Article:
10. More than just a course book: measuring progress and assessing success: Tam Connors-Sadek

In 2016 The University of Sheffield were looking for a course book which could show measurable progress for 300+ students on their ten-week roll-on / roll-off general English summer course. The chosen solution was Cambridge English Empower. This session will cover specific aspects of content and the Learning Oriented Assessment that make Empower stand out from the crowd. It will also cover recent developments in the programme since its launch, such as the addition of EAP materials. I will then present the results of an impact study that was conducted by CUP, and also review feedback from TUoS teachers and students and give an open and honest account of lessons learned and recommendations.

Tam Connors-Sadek has been in ELT for many years working mainly in the Middle East, SE Asia and Russia. He has designed courses for Singapore Airlines and The Republic of Korea Army, and more recently has been involved in the management and course design of The University of Sheffield’s Summer School. He presented at IATEFL in both 2015 and 2016, and at BALEAP in 2015 on course developments in Sheffield University’s summer programmes. In 2016, as Director of Studies, he managed the introduction of the Empower series to over 300 staff and students.

11. British Council inspections 2018 onwards: Liz McLaren

The next edition of the Accreditation UK Handbook is due to start from 1 January 2018. We’ve held consultation meetings to gather feedback on the Accreditation Scheme (as currently set out in the 2016-17 Handbook), convened several working parties to review inspection criteria, discussed development proposals with inspectors, the committee and accreditation boards, and presented them at several of this year’s conferences. Involving more people than any previous review of the Scheme had its challenges but will hopefully ensure the updates really meet sector needs. If everything is going to plan, the new inspection criteria will be available by the time of this conference and there will also be information about any changes to the inspection process and new tools available to help you prepare for inspection. Whether you are expecting a British Council inspection in 2018 or not, come and find out what’s changing.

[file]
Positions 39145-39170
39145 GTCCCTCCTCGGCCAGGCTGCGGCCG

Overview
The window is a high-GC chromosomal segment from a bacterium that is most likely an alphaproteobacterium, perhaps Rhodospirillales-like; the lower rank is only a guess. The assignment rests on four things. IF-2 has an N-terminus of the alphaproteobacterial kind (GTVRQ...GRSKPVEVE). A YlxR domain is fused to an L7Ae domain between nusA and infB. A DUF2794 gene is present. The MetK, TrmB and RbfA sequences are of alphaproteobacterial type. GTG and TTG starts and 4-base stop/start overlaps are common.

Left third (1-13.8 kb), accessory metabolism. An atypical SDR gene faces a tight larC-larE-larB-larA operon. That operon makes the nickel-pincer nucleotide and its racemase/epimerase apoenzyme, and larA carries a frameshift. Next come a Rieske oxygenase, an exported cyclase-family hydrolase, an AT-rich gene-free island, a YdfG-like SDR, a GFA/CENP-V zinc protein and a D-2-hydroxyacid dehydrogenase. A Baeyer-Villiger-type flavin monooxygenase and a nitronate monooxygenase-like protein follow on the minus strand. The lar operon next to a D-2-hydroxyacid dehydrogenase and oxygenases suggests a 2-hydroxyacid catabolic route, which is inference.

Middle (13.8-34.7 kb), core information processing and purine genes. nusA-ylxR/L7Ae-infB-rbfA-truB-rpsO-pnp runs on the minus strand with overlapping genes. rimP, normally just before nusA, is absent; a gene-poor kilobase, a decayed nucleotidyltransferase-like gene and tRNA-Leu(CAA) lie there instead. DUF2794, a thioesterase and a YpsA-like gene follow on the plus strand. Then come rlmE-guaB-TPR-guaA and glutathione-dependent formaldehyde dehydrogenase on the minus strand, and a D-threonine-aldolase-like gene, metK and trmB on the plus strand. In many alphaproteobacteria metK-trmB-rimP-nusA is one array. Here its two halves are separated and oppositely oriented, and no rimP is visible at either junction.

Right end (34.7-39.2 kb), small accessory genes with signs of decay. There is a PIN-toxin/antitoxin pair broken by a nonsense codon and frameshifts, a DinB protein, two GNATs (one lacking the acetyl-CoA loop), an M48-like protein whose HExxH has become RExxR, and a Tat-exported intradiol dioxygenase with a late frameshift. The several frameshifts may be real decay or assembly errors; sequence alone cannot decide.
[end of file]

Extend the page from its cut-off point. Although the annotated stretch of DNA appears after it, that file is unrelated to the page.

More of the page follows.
Liz McLaren has dedicated 25 years to the accreditation scheme. As Manager Accreditation UK, she continues to enjoy the work of developing the Scheme. Working with so many different people on this year’s review made the process more interesting than ever. She looks forward to sharing the outcomes with anyone interested in the future of accreditation.

12. Preparing reading materials for the academic version of IELTS: Sam McCarter

The talk will examine the selection of reading texts for preparing students for the academic version of the IELTS examination. The criteria for selecting the texts and for writing appropriate questions will be examined. The selection criteria are necessarily informed by the strategies that students need to employ in the IELTS examination and these will also be looked at. The presentation will have several workshop elements.

Sam McCarter's teaching career spans a period of more than 30 years, starting in Sierra Leone in West Africa as a volunteer. He has taught a wide range of subjects covering IELTS, Latin, basic literacy, academic English and ESP, specialising in teaching English for Medical Purposes (EMP) and English for Occupational Purposes (EOP) in the medical field. Sam is the author of a number of textbooks for IELTS published by Macmillan and IntelliGene, and medical English for OUP. He has also edited glossaries for CD-ROMs on tropical medicine and worked for a range of organisations in the medical field, including WHO. Recent publications include Ready for IELTS 2nd Edition, a Teacher's Book by Macmillan. He is also author of the award winning IELTS Skills App, published by Macmillan. Sam now devotes his time to writing and teaching academic English and training online. He is currently working on several publications. His interests are methodology in IELTS and electronic media.





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University of Liverpool

Liverpool

L69 3BX

United Kingdom